Lucky me, the little guy at the window seat kept his window shade open. So I pretty much had to crank my head toward Hub the whole flight. I clutched onto Hub as we took off, wrapping my arms around his arm so that I was pretty much attached to him. I did that almost every time I felt the plane bank, or there was turbulence, or we sped up or slowed down. I felt every single shift in the plane. Every single shift. I am so hyperaware of movement because of my vertigo and imbalance that I knew when the plane climbed higher or descended even a little. I tried to think of turbulence as pot holes, though that didn’t help very much (we had a good amount of turbulence as we ascended, then more during the length of the flight). I cranked my music and tried to sing along in my head. I tried to read but the book was terrible and I couldn’t concentrate. The woman in front of me put her seat back–of course–so I put my table tray down and just rested my head in my hand and my forehead against the back of her headrest (against the tv screen, technically). I had the little air blower from the ceiling on high, so that blew down the back of my neck and kept me relatively cool. I swayed my head to the music, tapped my fingers, and intermittently clutched at Hub as we flew. With the time zone change, I was having trouble tracking how long until we were supposed to land. At one point I was all happy because I thought we were going to start descending any minute, only to realize we had almost forty five minutes left. That was just less than half the flight. UGH. So back to the music I went, swaying and singing silently.

The pilot announced we were going to start descent, so of course I plastered myself to Hub, even though we still had twenty minutes before landing. I closed my eyes and just tried to ignore everything except the music I was blasting in my ears. The landing was hard and fast, and it felt like it took forever to slow down and stop. Everything was so loud…louder than I remembered from all those years ago. It took forever to get off the plane, because as I mentioned we were in the very back, just four rows from the bathrooms. It was interesting to watch the debarking process, because people were really patient and allowed other passengers to get off in order. All except ONE GUY who was sitting behind us who had jumped up as soon as he could, and instead of letting us out like he should, he pushed his way right up along our seats so Hub and I (and our seatmate) couldn’t get out in order like everyone else. SO RUDE, dude! I mean, really? How much faster were you going to get out by being an asshole?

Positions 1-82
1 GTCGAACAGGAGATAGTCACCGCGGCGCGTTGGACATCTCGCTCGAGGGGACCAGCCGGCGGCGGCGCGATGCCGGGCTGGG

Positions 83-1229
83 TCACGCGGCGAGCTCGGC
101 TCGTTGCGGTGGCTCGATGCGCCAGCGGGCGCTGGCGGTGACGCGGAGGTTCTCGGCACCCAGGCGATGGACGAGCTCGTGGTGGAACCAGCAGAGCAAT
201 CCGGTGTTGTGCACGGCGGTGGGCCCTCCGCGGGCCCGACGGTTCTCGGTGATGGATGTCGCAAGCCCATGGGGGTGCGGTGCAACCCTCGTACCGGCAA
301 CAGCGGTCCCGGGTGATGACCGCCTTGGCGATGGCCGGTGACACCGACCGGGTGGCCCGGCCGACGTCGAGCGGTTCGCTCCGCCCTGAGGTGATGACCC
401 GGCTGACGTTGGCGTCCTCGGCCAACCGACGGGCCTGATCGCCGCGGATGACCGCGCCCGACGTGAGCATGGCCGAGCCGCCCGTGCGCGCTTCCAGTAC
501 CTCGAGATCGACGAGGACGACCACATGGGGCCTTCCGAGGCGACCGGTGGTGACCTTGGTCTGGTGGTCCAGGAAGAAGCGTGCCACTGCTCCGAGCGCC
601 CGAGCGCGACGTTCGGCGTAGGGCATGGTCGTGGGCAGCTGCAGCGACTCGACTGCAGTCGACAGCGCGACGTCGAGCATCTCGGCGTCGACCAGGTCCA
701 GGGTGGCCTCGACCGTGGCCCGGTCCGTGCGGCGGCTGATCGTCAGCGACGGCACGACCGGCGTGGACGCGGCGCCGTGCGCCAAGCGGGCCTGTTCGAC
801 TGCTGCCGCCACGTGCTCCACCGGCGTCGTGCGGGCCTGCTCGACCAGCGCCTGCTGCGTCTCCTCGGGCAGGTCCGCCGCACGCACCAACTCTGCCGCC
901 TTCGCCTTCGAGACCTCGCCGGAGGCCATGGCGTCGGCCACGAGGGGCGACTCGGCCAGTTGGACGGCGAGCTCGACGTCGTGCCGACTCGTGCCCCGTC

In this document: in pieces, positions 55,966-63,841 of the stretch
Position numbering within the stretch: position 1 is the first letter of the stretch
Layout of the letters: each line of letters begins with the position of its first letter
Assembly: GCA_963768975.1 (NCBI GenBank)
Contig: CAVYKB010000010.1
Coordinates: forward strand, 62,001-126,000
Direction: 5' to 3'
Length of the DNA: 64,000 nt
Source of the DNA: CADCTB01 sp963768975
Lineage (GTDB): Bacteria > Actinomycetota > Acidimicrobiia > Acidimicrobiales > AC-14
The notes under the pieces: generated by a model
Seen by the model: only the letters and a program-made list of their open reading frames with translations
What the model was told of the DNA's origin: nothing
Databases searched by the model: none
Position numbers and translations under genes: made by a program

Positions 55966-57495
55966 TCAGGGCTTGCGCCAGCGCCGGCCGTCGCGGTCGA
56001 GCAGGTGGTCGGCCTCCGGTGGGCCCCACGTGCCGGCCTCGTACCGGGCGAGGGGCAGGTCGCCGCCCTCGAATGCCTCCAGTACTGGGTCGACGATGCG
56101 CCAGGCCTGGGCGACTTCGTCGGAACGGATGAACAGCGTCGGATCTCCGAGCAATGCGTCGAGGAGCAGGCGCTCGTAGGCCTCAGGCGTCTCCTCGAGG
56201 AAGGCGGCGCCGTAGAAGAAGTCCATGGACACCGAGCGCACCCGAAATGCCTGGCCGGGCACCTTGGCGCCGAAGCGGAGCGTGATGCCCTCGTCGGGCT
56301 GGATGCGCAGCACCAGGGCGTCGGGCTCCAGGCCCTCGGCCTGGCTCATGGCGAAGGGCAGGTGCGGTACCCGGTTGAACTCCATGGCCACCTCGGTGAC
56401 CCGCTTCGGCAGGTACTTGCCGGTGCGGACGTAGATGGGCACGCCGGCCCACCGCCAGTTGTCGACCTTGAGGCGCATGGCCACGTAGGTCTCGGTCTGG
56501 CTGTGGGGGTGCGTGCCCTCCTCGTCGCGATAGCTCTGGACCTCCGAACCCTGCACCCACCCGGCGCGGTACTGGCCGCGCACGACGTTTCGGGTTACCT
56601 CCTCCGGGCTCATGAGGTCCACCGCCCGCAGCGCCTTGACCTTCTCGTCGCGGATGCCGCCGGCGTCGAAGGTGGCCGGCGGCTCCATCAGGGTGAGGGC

Have you ever flown into O’Hare in Chicago? That mo’fo is HUGE. Walking to find the baggage area to get outside for pickup took forever. We used the moving sidewalks, too, but I was so tense on the plane and so squished into the seats that I was exhausted and in pain. It was kind of slow-going. But we had landed 30 minutes early (YES!) in comparison to the schedule, so we had some extra time to get outside. One of my brothers picked us up (along with some relatives coming in at the same time but via a different airline) and we were off to the hotel to meet my parents and change our clothes for the wedding.

Our flight out was an hour and forty minutes. The wedding itself, specifically, was thirty minutes long. Then we sat for ninety minutes in the reception room, as appetizers were circulated and the open bar, well, opened. I hadn’t eaten before flying (it was too early) and after we landed we went to the hotel. I had packed a tiny bag of gluten free cheese crackers, which I inhaled at the hotel (along with about six ounces of apple juice), but that was all I’d eaten all day. Unfortunately, every single appetizer was either breaded and fried, or had some sort of bread base (egg rolls, spanicopita, bruscetta), so I had nothing to eat again for those ninety minutes. I had two Shirley Temples and some water…and a few Hershey’s kisses that were on the table. That sucked. I was so hungry and I was getting a bad headache. Then the soup came out…but I can’t eat soup because it’s usually thickened with flour. But the waitress said they had some fruit, which she brought out for me and a few other people there who had allergies. That was some awesomely tasty fruit, ya’ll. 🙂 Then they served salad, which was good enough.

Luckily, my brother (it was my niece’s wedding) had arranged for a gluten free meal for me, which turned out to be pretty tasty. I was impressed because normally “gluten free” means plain and dry. But it was pretty okay, including a nice big baked potato, which I scarfed down like I was starving. They ended up bringing out chocolate mousse next, but I was too worried about being sick on the flight home that I didn’t eat it. Before we knew it, Hub and I were retrieving our bags from the car and changing back into our travel clothes in order to leave for the airport to fly home. When we went in to hurry around and say good bye, they were just serving the wedding cake (which I couldn’t eat anyway) along with what looked like ice cream or custard or something, and maybe some other small desserts. I’m not sure because we were already a few minutes behind schedule and it was more important to me to say good bye to my family than to see what we were missing dessert-wise. Then we were gone, on the road to heading home.